Morningstar Advisor - June/July 2013 - (Page 24)

In Practice The Percentile Trap By Jeffrey Ptak When researching fund managers, put relative performance measures in their proper context. You can see it, but can you hit it? It’s a baseball adage, but for manager researchers like us, it’s the pivotal question— we know that “good” managers are out there, but can we find them before it is too late? The historical record isn’t terribly encouraging in this regard. Examples of remarkably successful manager researchers—be they investment committees, gatekeepers, or private investors—do not exactly abound. What’s the hitch? Well, manager researchers are human, after all. They chase returns; they misattribute outperformance; they rationalize underperformance; they get complacent; they dig in. That is, they act like the managers they’re paid to scout and monitor, whether they’re willing to admit it or not. In our shop, we’re hardly strangers to such mistakes, though we try our best to minimize them. That’s why, when we reflect on our process and its blind spots, we consider not just the choices we make but also the context. Are we using the right yardsticks? Do they tell the full story? Do we have the proper frame of reference? Inevitably, our analysis has led us to reconsider that most ubiquitous of managerresearch tools—category peer rankings. We’ve written previously about some of the quirks of peer groups (“Pitfalls of Peer Groups,” 24 Morningstar Advisor June/July 2013 August/September 2011). Our research found considerable flux within peer groups, with funds flitting between categories, raising questions about the substance of rankings themselves. We’ve also examined the fleeting nature of relative performance (“Performance Chasing, Evaluated,” April/May 2012), which tends to be mean-reverting (owing to stylistic biases, capacity constraints, “career risk,” or just plain luck). What we haven’t studied, however, is the convergence of the two and its implications on our ability to find successful managers in advance. Our Study We compiled rolling five-year net returns of all U.S. open-end mutual funds (existing and obsolete; oldest share-class only) that were members of the Morningstar large-value, large-growth, mid-blend, small-value, or small-growth categories on March 31 of any year from 2003 through 2013. We then ranked the funds within their peer groups based on trailing five-year returns. (Thus, we studied 11 distinct five-year periods: April 1998 to March 2003; April 1999 to March 2004; April 2000 to March 2005; and so forth.) We compiled the returns using a “category true” method. We rebuilt the peer groups based on their historical Morningstar category classifications, rather than working backward from their current classifications (which might not represent how a fund was categorized in the past). The peer groups that we assembled should closely approximate the peer groups that actually existed at the end of each relevant five-year period. In assembling the data, we sought to find out whether past top-quartile rankings predicted outperformance in successive five-year periods. Our Findings We found that unerringly consistent performance is rare: 40% to 50% of top-quartile funds promptly fell from the top quartile, on average, in the next consecutive rolling five-year period (Exhibit 1). That is, if a fund was top quartile in the five-year period ended March 2005, there was a roughly 50/50 chance that it would not be in the top quartile in the five-year period ended one year later in March 2006. A year further out, we found that only about one third of the original group of top-quartile funds remained. By the fifth year, almost none of the top-quartile funds were left. In short, top funds almost always fall from their perch. What became of these top-performing funds? We tracked the subsequent performance of the 45 large-value funds whose trailing five-year returns placed them in the category’s top quartile as of March 2003 (Exhibit 2). One year later (i.e., rolling five-year period ended March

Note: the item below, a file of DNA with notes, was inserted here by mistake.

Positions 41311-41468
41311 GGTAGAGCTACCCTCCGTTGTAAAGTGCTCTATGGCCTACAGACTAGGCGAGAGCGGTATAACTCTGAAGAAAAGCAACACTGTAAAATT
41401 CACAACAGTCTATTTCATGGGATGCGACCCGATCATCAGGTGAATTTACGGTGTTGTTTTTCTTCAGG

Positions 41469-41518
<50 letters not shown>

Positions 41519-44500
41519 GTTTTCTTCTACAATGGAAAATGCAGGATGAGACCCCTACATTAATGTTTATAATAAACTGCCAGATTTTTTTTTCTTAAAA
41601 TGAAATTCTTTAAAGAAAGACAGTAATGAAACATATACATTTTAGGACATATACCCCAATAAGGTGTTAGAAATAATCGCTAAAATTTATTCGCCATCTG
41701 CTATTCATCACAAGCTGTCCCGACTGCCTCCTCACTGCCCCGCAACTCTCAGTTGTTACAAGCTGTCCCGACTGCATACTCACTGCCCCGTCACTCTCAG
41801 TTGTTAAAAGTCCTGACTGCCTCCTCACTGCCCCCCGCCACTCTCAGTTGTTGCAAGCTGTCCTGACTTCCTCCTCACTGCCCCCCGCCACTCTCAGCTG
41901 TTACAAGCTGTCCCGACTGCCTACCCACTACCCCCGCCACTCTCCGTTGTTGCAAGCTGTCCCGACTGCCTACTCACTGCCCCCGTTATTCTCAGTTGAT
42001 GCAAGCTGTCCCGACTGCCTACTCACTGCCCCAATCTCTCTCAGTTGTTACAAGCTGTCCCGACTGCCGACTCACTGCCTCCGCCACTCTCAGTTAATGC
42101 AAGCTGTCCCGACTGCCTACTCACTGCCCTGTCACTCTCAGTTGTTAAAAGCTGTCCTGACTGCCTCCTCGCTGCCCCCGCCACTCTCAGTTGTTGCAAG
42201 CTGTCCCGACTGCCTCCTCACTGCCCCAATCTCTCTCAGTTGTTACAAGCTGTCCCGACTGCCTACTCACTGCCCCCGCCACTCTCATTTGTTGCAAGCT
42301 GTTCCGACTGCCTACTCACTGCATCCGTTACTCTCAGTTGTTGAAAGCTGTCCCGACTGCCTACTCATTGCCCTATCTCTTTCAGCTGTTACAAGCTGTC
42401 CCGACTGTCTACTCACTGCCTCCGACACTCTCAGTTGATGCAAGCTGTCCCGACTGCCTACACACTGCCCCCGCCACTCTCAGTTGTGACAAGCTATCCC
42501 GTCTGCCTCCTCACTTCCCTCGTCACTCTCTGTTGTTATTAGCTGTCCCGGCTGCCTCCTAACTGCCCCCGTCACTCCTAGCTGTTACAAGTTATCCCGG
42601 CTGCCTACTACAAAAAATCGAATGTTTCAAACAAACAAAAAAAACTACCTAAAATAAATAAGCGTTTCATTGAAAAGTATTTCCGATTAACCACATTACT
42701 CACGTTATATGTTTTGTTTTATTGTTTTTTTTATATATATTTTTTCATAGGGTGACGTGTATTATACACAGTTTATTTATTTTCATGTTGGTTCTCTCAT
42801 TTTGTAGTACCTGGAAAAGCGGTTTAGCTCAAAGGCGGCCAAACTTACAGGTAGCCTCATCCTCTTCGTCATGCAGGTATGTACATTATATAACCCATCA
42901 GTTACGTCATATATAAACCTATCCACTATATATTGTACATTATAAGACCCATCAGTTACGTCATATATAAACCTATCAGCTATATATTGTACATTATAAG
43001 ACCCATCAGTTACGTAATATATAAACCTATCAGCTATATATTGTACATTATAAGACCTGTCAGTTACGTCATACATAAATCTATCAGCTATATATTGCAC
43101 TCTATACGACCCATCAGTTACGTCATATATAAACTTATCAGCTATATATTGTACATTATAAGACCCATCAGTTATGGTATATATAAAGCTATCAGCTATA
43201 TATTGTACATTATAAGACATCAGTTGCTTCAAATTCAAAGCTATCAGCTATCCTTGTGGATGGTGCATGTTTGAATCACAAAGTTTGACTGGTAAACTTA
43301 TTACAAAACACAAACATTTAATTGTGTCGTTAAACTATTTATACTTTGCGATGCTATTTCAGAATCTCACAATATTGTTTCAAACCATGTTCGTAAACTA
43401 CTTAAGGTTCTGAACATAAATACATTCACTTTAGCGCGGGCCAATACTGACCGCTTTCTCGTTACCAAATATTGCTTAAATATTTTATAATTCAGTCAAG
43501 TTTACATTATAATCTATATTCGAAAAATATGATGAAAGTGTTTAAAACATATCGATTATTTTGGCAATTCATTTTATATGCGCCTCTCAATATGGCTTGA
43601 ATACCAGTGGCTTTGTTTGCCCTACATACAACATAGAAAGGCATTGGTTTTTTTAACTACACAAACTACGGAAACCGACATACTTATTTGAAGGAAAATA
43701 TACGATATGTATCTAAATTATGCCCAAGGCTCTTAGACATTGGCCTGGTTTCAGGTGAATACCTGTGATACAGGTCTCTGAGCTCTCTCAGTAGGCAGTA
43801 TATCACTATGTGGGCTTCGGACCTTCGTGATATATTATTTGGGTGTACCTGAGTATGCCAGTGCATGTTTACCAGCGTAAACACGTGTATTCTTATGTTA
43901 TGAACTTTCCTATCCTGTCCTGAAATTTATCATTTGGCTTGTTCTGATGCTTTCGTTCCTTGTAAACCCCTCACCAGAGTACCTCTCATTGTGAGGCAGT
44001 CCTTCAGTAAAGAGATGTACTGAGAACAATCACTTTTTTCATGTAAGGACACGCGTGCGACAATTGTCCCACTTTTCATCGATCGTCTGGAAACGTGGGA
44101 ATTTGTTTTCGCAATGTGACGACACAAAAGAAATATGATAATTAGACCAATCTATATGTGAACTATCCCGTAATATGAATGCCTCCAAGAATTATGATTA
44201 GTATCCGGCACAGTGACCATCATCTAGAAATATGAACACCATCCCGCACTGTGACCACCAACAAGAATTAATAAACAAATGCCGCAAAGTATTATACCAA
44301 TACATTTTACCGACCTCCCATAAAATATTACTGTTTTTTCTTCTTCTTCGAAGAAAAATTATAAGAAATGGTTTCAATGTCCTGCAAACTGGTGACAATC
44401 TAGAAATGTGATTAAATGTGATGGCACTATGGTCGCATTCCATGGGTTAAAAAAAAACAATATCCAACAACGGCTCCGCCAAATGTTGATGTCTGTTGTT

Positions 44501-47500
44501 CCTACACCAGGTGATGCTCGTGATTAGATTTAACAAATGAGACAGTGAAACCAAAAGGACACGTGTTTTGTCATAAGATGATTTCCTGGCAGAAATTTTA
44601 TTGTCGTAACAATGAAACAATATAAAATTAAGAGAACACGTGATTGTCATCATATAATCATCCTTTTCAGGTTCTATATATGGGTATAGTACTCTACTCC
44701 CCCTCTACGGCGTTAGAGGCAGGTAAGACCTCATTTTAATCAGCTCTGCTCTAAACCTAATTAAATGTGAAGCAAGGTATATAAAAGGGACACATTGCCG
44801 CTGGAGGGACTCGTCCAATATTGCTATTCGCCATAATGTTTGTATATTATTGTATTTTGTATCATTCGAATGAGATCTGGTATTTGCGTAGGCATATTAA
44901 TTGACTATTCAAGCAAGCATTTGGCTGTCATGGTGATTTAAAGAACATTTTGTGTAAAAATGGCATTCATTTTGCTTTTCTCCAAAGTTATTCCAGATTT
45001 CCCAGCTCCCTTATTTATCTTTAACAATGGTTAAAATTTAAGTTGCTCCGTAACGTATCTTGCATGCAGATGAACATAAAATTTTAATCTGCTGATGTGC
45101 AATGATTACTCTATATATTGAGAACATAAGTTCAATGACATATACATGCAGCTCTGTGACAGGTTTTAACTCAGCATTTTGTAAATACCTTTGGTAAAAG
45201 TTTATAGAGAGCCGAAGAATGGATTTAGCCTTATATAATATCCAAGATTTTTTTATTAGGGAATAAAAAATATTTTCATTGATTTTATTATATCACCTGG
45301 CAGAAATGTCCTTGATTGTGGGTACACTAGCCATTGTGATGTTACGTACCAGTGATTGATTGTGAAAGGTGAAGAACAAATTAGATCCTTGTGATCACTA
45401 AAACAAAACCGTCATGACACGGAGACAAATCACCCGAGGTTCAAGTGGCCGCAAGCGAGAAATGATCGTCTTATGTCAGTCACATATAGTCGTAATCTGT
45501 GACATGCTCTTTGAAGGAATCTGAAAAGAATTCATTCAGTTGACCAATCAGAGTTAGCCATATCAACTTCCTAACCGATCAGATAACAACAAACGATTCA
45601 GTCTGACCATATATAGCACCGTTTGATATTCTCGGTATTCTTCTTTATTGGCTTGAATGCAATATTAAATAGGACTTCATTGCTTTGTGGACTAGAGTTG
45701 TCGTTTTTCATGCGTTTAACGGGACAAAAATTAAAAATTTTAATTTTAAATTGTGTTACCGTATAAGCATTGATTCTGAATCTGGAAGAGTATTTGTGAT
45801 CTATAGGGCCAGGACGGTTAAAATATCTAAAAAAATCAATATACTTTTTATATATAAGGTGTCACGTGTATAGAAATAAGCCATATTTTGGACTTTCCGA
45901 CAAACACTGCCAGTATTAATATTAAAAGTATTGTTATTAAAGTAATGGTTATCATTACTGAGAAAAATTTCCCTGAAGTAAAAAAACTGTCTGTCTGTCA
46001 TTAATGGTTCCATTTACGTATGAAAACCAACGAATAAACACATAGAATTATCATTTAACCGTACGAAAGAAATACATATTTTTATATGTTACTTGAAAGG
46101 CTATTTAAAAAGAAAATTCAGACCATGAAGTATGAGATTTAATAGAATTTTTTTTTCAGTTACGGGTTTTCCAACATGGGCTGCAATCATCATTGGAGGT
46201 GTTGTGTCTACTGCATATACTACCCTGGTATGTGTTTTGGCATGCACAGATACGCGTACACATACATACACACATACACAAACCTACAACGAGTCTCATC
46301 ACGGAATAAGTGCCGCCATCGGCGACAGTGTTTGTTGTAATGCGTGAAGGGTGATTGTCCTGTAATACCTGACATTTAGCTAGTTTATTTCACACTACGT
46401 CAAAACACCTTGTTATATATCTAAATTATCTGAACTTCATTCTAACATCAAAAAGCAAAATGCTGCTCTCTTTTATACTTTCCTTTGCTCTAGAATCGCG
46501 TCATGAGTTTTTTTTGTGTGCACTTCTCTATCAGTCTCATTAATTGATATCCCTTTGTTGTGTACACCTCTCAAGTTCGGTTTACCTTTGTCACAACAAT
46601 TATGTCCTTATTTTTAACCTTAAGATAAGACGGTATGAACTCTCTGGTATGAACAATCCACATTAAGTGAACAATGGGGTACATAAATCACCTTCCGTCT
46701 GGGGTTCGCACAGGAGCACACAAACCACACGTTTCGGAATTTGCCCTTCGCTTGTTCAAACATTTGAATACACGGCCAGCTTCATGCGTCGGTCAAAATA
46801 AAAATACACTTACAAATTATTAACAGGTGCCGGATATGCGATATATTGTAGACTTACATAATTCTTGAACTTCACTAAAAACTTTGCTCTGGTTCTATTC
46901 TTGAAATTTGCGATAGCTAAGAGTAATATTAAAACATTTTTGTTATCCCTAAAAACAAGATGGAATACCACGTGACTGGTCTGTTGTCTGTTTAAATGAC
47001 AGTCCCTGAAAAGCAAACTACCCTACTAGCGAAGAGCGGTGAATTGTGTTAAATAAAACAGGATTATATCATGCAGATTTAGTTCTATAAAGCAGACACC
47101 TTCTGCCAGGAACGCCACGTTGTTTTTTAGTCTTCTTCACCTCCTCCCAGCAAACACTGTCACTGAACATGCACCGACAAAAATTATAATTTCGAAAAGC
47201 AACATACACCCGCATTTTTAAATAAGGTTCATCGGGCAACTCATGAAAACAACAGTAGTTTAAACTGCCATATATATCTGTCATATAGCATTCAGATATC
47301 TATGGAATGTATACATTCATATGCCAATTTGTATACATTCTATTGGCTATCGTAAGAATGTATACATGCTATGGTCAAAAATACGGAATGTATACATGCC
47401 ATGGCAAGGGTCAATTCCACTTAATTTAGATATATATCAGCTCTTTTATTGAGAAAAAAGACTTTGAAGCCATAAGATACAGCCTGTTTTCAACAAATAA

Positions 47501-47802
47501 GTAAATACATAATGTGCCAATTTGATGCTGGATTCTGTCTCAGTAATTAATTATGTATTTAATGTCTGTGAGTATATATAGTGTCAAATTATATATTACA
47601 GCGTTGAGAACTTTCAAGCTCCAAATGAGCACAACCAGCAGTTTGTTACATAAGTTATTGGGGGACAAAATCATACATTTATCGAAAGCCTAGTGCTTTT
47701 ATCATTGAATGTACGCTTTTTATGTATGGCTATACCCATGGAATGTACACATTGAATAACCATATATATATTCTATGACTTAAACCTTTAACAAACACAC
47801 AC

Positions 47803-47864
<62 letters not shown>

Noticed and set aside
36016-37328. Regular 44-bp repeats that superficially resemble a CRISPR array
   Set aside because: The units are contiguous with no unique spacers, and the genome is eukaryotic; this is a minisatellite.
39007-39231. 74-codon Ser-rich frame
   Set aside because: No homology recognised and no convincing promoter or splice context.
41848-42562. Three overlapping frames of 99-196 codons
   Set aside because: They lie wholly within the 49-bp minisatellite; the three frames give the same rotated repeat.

Table of Contents for the Digital Edition of Morningstar Advisor - June/July 2013

Morningstar Advisor - June/July 2013
Letter From the Editor
Not Your Values
How Do You Use Alternatives for Clients?
Working to Build a Niche
How to Put Buffett’s Investing Philosophy into Practice
Sophisticated Strategies for the Masses
Investments á la Carte
Investment Briefs
The Percentile Trap
Defense Firms Will Stay Aloft
Beware the Lure of Diversification
Using Alternatives in Practice
Managed Futures and Cash Rates
The World Is Getting Grayer
Waiting to Pull Up Anchor
The Price of Managing Volatility
Let’s Get Back to Basics
Our Favorite Mutual Funds
50 Most-Popular Equity ETFs
Undervalued Stocks With Wide Moats
Mutual Fund Urban Myths

Morningstar Advisor - June/July 2013